How To Detail A Car

How To Detail A Car

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  1. Detailing a vehicle is much more than just taking it to the car wash to spray it off.  No, to properly detail a car you must spend time on each separate area.  I will just gloss over the main parts of the process here.

    Under The Hood – I usually start here because it is usually the most neglected.  Most newer cars are fairly water proof so using the engine degreaser and a pressure washer at the car wash should be okay.  But be prepared to have to wait for your parts to dry out if it doesn’t start.  Also don’t keep trying to start it as this could lead to a spent battery for no reason.  On older cars that aren’t so water proof, you can still pressure wash certain areas, but avoid the distributor, breather/air cleaners, starter, and fuse blocks, as some car companies didn’t start weather proofing these items for many years.

    A work regimen under the hood first concentrates on the oil and grime residue on the block and frame.  If the car hasn’t been detailed in a while, this might be fairly time consuming.  Also if you have access to a steam cleaner, you will make much faster progress here.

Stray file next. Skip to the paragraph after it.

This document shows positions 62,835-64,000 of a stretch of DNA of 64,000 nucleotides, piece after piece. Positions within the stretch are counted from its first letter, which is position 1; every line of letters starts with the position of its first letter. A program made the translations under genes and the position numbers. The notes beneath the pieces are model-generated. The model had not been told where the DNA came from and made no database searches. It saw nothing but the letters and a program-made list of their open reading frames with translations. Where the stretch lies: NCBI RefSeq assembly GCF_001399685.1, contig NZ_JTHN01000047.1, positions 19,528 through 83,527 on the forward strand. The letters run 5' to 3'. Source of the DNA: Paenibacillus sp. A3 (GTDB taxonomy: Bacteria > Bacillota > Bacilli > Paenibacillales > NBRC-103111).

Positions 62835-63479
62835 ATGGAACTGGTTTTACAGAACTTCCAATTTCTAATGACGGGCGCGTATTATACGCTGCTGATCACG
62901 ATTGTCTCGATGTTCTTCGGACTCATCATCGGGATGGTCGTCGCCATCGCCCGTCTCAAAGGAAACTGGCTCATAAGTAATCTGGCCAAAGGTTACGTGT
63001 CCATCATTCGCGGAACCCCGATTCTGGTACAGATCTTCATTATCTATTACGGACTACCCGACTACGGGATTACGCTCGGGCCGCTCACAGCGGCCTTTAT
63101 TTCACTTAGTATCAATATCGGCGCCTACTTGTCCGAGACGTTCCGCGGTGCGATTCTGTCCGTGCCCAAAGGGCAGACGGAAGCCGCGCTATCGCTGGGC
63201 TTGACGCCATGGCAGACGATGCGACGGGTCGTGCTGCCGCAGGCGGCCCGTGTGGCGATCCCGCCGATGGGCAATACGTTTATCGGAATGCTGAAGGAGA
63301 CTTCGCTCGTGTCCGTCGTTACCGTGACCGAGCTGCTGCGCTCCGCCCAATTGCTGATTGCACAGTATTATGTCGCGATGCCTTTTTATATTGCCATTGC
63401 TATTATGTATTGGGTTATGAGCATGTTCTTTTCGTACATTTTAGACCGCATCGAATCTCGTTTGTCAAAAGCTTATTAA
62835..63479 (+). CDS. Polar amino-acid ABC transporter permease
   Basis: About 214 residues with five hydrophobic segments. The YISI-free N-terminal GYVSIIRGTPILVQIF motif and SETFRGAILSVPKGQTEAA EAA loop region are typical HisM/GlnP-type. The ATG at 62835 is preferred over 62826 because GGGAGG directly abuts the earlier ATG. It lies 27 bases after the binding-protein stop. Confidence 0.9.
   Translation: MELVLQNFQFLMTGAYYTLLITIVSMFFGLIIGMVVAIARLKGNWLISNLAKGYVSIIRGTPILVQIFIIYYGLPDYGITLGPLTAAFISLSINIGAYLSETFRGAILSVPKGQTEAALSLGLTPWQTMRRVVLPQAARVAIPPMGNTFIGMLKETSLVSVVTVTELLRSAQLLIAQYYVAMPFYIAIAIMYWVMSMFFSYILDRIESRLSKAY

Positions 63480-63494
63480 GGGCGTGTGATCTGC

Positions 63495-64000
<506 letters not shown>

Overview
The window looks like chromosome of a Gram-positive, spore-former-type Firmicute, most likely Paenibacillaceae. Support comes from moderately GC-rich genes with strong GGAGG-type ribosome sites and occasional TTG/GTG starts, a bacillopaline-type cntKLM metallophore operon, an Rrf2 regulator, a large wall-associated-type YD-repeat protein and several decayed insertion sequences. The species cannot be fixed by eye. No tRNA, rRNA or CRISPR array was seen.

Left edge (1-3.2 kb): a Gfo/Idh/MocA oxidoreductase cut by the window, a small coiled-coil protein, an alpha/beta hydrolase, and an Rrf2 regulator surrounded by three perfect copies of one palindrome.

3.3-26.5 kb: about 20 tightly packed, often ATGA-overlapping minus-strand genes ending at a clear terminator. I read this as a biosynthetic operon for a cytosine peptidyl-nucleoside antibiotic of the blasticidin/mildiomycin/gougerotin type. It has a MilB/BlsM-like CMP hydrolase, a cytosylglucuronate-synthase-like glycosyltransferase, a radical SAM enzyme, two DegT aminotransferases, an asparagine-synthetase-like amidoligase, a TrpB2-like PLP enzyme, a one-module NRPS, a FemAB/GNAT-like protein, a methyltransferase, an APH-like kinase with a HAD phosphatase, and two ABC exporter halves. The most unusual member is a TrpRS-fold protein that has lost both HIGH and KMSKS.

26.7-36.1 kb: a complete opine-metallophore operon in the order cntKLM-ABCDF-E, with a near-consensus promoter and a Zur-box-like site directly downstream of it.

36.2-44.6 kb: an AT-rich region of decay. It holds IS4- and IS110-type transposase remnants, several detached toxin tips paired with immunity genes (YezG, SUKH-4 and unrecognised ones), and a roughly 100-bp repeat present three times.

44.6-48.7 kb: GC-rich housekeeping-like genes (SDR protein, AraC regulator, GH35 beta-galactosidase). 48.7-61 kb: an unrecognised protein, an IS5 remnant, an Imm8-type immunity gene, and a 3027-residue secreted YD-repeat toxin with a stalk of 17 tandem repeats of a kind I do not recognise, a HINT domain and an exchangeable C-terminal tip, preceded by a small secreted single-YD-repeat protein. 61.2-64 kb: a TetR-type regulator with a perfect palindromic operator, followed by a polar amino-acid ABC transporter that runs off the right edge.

Next, concentrate on areas that collect dust and bugs.  Valleys of the intake and other such places usually are a magnet for dirt and bugs.  Also, the fins on your radiator even if it is hard to get to through the grill, make sure to get the bugs out!

    Now, look at the hoses, wiring harness and belts for wear, cracks and chaffing.  Should these parts be showing wear now is the time to repair or replace them.  It is important for your car to be in top shape.  This means those tiny cracks in your radiator hoses could fail on a hot day, leaving you stranded.  This is why I call it detailing.  You are fixing the details.

    Now as part of under the hood, I also put the wheel wells and frame in this category.  I put jack stands under the car and pull the wheels off.